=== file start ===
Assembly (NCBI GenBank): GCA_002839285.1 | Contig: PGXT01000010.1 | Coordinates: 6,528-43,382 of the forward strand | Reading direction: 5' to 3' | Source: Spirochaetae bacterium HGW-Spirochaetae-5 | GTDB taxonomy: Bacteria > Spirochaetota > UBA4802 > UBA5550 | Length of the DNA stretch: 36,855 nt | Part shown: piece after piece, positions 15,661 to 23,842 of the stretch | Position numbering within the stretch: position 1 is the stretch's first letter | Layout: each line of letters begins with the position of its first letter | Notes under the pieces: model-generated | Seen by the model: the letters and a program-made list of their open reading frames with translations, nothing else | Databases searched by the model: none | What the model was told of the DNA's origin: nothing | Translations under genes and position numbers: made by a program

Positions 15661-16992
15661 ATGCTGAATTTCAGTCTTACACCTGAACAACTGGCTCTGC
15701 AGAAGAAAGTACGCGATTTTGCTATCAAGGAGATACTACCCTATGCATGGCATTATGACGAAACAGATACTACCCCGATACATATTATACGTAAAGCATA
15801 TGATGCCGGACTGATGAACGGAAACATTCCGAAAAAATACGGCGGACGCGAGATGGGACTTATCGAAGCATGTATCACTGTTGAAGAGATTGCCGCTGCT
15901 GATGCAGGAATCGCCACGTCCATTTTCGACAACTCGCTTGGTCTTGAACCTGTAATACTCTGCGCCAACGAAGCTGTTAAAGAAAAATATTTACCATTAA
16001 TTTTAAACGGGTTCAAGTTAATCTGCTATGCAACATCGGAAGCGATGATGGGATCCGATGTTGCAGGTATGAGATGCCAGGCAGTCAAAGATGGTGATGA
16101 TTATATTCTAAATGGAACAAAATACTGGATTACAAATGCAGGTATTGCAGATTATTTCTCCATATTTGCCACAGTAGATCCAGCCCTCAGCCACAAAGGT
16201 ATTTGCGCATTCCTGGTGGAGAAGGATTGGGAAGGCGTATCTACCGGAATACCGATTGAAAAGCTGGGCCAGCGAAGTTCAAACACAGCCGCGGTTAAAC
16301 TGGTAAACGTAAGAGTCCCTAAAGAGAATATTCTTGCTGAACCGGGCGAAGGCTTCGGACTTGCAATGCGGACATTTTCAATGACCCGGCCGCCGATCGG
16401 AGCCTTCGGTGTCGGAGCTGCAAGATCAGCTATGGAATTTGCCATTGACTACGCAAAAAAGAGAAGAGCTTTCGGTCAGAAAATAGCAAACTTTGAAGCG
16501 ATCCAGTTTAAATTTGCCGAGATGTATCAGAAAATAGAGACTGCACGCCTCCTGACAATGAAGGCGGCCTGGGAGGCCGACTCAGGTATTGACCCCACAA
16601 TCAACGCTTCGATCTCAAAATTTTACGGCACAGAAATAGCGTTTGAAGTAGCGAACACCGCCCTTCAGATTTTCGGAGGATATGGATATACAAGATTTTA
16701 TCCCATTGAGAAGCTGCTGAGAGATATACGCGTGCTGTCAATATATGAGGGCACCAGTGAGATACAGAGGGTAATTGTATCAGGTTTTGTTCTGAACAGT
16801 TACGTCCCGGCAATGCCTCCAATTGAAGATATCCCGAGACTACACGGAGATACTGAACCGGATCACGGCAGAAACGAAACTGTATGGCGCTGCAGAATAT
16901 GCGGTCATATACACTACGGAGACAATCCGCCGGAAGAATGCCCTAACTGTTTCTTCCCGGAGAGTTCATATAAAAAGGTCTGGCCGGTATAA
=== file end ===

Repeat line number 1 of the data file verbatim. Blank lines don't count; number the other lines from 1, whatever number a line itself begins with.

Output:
Assembly (NCBI GenBank): GCA_002839285.1 | Contig: PGXT01000010.1 | Coordinates: 6,528-43,382 of the forward strand | Reading direction: 5' to 3' | Source: Spirochaetae bacterium HGW-Spirochaetae-5 | GTDB taxonomy: Bacteria > Spirochaetota > UBA4802 > UBA5550 | Length of the DNA stretch: 36,855 nt | Part shown: piece after piece, positions 15,661 to 23,842 of the stretch | Position numbering within the stretch: position 1 is the stretch's first letter | Layout: each line of letters begins with the position of its first letter | Notes under the pieces: model-generated | Seen by the model: the letters and a program-made list of their open reading frames with translations, nothing else | Databases searched by the model: none | What the model was told of the DNA's origin: nothing | Translations under genes and position numbers: made by a program